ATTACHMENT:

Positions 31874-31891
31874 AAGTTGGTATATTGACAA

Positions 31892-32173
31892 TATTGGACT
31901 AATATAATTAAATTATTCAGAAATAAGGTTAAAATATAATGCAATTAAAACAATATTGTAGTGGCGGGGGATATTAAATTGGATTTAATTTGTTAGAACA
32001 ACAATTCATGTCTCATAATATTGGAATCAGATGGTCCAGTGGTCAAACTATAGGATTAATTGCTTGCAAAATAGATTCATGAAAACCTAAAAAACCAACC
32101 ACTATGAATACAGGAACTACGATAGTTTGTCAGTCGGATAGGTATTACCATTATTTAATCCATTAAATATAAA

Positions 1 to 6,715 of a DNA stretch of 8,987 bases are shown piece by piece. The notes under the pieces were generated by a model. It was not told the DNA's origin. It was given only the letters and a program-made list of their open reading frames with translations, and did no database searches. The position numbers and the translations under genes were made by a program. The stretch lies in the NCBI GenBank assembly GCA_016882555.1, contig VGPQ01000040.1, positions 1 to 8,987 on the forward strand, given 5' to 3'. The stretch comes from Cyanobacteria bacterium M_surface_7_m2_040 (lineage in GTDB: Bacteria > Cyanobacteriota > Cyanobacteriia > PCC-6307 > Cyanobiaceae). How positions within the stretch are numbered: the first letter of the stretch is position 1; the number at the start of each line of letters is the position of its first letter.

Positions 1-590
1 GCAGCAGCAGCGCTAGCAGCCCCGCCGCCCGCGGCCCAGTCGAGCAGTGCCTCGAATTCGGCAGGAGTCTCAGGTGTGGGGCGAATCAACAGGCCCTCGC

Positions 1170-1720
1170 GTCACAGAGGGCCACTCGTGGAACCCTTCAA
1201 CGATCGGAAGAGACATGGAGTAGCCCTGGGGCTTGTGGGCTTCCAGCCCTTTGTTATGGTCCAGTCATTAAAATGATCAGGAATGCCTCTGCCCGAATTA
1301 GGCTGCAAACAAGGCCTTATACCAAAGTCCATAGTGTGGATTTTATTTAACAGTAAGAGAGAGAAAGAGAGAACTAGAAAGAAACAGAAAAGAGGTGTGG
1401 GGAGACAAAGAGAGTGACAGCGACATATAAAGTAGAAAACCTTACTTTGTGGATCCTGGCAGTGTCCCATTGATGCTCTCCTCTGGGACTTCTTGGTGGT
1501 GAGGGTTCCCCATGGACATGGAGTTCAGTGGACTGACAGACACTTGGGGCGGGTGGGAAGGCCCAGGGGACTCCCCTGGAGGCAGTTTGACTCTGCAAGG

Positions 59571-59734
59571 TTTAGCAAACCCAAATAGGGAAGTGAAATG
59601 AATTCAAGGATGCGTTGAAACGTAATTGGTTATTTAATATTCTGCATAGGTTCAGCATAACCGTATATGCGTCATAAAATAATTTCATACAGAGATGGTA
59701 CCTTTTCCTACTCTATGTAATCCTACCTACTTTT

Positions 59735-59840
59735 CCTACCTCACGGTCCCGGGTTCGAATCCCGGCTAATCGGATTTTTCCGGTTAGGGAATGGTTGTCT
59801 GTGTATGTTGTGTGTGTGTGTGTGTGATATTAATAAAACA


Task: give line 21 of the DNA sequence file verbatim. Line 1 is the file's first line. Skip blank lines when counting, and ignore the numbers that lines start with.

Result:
Positions 59735-59840